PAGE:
PC Games

PlayStation 4

Xbox One

  • Battlefield 4
  • Borderlands 2
  • Civilization V
  • Dragon Age II
  • Fallout 3
  • FTL
  • Legend of Grimrock
  • Portal 2
  • Skullgirls
  • Starcraft II
  • There Came an Echo
  • Tomb Raider
  • War Thunder
  • World of Warcraft
  • XCOM: Enemy Unknown
  • Battlefield 4
  • Borderlands 2
  • FIFA 14
  • Street Fighter IV
  • There Came an Echo
  • Tomb Raider
  • War Thunder
  • Battlefield 4
  • Borderlands 2
  • FIFA 14
  • There Came an Echo
  • Tomb Raider

Mobile Devices

PlayStation 3

Xbox 360

  • Braveland (Android)
  • Dream Chamber (Android)
  • FTL (iPad)
  • Laddersnake (iPad)
  • Legend of Grimrock (iPad)
  • XCOM: Enemy Unknown (iPad/Android)
  • Battlefield 4
  • Bayonetta
  • Dragon Age II
  • Fallout 3
  • FIFA 14
  • Street Fighter IV
  • Tomb Raider
  • XCOM: Enemy Unknown
  • Battlefield 4
  • Bayonetta
  • Dragon Age II
  • Fallout 3
  • Forza 4
  • Street Fighter IV
  • Tomb Raider
  • XCOM: Enemy Unknown

Accessible alternative games

  • RapiTap! by 22 Point is one of the first accessible, real-time reaction based games available for Android. The game has been designed with blind and low vision gamers in mind, providing a quick adrenaline rush for anyone, fully sighted or not.

Accessible games for children

  • Ballyland by Sonokids is an educational computer game for all children, including children with special needs, specifically designed to support learning by children who are blind or have low vision. The game is available for PC and Mac computers, as well as iPad and Android mobile devices.
  • All Abilities ePlayground from the Gold Coast City Council, Department of Communities (Disability Services) and Sonokids Australia is an award winning initiative providing accessible in-browser games for children of all abilities. Options are available for players who are blind or vision impaired, with input via mouse and keyboard controls, automatic scanning and Puff2Play technology using a microphone.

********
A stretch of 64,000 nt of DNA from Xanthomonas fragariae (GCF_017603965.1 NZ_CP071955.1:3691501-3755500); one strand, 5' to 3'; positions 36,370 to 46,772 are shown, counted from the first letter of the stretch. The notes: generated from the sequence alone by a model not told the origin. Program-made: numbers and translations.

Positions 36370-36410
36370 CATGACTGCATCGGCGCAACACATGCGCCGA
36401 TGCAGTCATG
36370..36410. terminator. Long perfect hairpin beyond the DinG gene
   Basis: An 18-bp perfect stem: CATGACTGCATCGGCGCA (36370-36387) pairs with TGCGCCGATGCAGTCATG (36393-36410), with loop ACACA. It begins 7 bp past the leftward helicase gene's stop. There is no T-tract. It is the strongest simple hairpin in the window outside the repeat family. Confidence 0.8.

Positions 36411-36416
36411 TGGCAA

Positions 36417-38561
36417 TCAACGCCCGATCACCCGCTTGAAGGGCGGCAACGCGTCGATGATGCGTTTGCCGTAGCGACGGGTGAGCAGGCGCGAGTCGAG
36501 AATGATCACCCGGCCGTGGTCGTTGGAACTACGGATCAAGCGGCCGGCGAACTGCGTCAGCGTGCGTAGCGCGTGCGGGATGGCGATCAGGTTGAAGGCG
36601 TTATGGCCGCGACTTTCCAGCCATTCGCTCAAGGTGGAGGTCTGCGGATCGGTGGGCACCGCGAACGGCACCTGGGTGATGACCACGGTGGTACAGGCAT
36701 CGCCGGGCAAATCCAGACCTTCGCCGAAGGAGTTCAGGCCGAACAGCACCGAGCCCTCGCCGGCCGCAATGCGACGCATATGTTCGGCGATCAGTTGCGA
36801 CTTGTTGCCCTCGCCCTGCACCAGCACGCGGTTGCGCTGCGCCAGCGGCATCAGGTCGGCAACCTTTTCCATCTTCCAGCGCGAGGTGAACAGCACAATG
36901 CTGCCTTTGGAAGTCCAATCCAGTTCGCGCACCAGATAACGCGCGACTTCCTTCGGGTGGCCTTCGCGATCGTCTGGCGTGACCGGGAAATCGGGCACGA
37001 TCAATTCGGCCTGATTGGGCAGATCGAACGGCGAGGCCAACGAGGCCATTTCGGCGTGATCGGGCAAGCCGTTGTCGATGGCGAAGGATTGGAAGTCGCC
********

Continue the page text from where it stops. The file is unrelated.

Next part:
Accessible gaming resources

One of the best sources of information about accessible games and gaming are online communities. Other sites are available providing news, reviews and discussion.

AbleGamers is a well-maintained and active community-based website that provides information and reviews to gamers with disability. It is the public face of The AbleGamers Foundation, Inc., a non-profit public charity in the US.

  • D.A.G.E.R.S. provide regular game reviews, feature editorials and interviews about accessible gaming.
  • Game Accessibility informs gamers with disabilities about the availability of accessible games.
  • Game Accessibility Special Interest Group (IGDA GASIG) mailing list has regular news, views and information about accessible gaming.
  • AudioGames.net host busy discussion forums on all aspects of game accessibility for vision impairments.
  • OneSwitch Blog gives regular news and views on accessible gaming, predominantly covering switch accessibility for profound motor impairment.
  • AppleVis provide community reviews of iOS accessibility for vision impairments, and popular discussion forums.
  • GameOnForEveryone produced by SpecialEffect provide video solutions for reviews and tutorials on input devices for motor impaired gamers.

Developer resources

A growing number of resources on how to design more inclusive games are available, including two in particular that have seen wide use and award recognition.